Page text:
Digital economic growth agenda through the application of ESG: Utari Octavianty, Co-Founder & CSO of Aruna
In 2021, the value of Indonesia’s digital economy has reached USD 63 billion and continues to grow and is expected to reach USD 360 billion in 2030. How do startups play an important role as a catalyst for digital economic growth?
As was conveyed by the Minister of Communication and Informatics (Menkominfo) at the G20 Digital Innovation Network in Bali last November, which focused on 5 issues, one of which was the supply chain, Aruna seized a positive opportunity for this. In line with Aruna’s business process which streamlines the fisheries supply chain, Aruna is optimistic that next year it will be able to make a positive contribution to Indonesia’s digital economy for the fisheries sector.
This is supported by the high demand for seafood commodities from Aruna, from the global market. Of course, Aruna will strive to meet global market demand by supplying commodities caught by local fishermen.
The global economy is facing a multidimensional crisis or perfect storm due to the global recession, energy crisis, and geopolitical tensions. What strategies do Aruna prepare to face this condition?
Until now, several countries in the world have declared recession, we are also concerned about this condition. Seeing the rich potential of Indonesia’s resources, especially for the marine and fisheries sector, is a great opportunity for Aruna to become a leader in this industry. Of course, we are also preparing several other business strategies to deal with this condition, one of them is our effort to maintain supply and demand for fishery commodities in order to meet Aruna’s target market.
In the midst of rapidly growing digitalization, digital and physical infrastructure is still not evenly distributed in Indonesia. How will Aruna take advantage of this opportunity to encourage digital equality and digital economic growth in Indonesia’s tier 2 and 3 regions?
There are still many challenges to equal distribution of digitalization in Indonesia, especially for tier 2 and 3 regions. Inadequate and inequitable infrastructure, and unreliable human resource competencies are still homework together. At Aruna, we are trying to gradually adopt this digitalization. Introducing the internet and applications to fishermen is not an easy task, so we are currently assisted by the presence of Local Heroes Aruna, who is our extension in the field. They are the local youth generation who help us to interact directly with Aruna’s fishermen. Through Local Heroes, digitalization of technology for Aruna fishermen and coastal communities can be realized.
Startups bring technological innovations that have a real impact on the digital economy, and collaboration is important in it. How does Aruna collaborate to grow a sustainable digital ecosystem?
Realizing this big thing, of course, Aruna needs collaboration with many parties in it. We will work together with the government to gradually realize this digitalization to remote parts of Indonesia. For example, in the middle of last year, together with the Minister of Communication and Informatics, Aruna and the Foundation, we conducted digitalization training in Dompu and Papua targeting fishermen and the surrounding coastal communities.
Resilience depends on the ability to adapt in the midst of various conditions, even when disruption occurs. What do the business models and digital talent need to continue to open new digital economy potential?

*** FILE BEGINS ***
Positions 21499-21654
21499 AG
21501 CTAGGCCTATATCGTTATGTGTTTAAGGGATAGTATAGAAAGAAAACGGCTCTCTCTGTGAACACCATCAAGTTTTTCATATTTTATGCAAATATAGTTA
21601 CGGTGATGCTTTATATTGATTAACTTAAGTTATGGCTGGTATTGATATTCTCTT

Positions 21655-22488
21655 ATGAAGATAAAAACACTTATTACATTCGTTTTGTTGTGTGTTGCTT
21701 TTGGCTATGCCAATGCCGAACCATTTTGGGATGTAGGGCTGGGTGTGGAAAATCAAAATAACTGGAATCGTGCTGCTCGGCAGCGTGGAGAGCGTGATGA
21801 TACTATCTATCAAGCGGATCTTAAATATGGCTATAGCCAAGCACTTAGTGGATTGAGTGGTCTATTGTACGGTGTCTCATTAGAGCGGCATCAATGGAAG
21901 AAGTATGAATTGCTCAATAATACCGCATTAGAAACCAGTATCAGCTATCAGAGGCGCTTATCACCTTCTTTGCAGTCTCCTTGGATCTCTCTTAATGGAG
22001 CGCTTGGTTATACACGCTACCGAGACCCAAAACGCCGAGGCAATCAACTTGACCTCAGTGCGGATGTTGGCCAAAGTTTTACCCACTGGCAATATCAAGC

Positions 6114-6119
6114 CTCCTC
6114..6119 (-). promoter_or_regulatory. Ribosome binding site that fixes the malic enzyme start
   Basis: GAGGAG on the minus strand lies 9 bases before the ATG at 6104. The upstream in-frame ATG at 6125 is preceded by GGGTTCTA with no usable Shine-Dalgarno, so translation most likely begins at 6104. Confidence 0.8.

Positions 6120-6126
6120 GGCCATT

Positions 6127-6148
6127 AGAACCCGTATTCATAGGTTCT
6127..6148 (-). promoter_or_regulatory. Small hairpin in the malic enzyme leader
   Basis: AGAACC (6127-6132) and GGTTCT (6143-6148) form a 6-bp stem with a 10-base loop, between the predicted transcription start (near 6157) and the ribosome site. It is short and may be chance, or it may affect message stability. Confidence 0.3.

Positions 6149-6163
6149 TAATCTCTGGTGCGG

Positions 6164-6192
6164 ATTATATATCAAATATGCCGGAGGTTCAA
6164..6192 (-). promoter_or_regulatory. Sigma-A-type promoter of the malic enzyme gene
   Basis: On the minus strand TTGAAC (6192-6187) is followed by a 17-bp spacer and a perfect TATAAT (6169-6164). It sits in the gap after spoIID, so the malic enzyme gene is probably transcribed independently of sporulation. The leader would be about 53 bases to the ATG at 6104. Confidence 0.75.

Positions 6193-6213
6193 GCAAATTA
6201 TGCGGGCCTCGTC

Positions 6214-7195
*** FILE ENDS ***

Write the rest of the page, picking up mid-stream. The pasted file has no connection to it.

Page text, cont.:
It is undeniable, the era of disruption has forced all of us to adapt, automatically our abilities must also adapt to this era; otherwise we will surely be left behind. This 4.0 era must also be looked at carefully, to what extent are our own human resource capabilities. Our human resources may not be as fast and agile as foreign human resources, but their abilities, skills and competencies must continue to be upgraded and accelerated. Familiarizing ourselves to think carefully, observantly, and complexly must be started and accustomed to as early as possible, therefore we produce generations of human resources who are reliable, ready to work, and ready to adapt to all conditions.
Of course, the government is expected to be able to collaborate with the private sector and be able to compile and make regulations that support efforts to accelerate industry 4.0 so that the 4.0 revolution can take place optimally.
The digital economic growth agenda which includes alignment with SDGs through the application of ESG, how is it implemented at Aruna and what are the challenges faced?
There are still many challenges faced in the field for the implementation, for example educating fishermen to catch marine commodities according to their size. We in the field are still educating them to catch with environmentally friendly tools, not to catch commodities that are spawning and small in size. We continue to educate things like this in the field because not all fishermen understand sustainability practices like this.
The central government carries out the blue economy program to maintain ecological health and sustainable national economic growth. What is Aruna’s role in the success of the program?
Aruna has realized this before and our business has been running with sustainable principles. Aruna’s products have been promoting traceability and have received certificates required by export countries and existing regulations. Aruna also implements the SDGs principle related to Gender Equality, employing coastal women to work at Aruna
We also take care of the ocean by cleaning beaches (almost 1 ton of garbage collection) and planting mangroves as part of our commitment to contribute to reducing carbon emissions throughout 2022.
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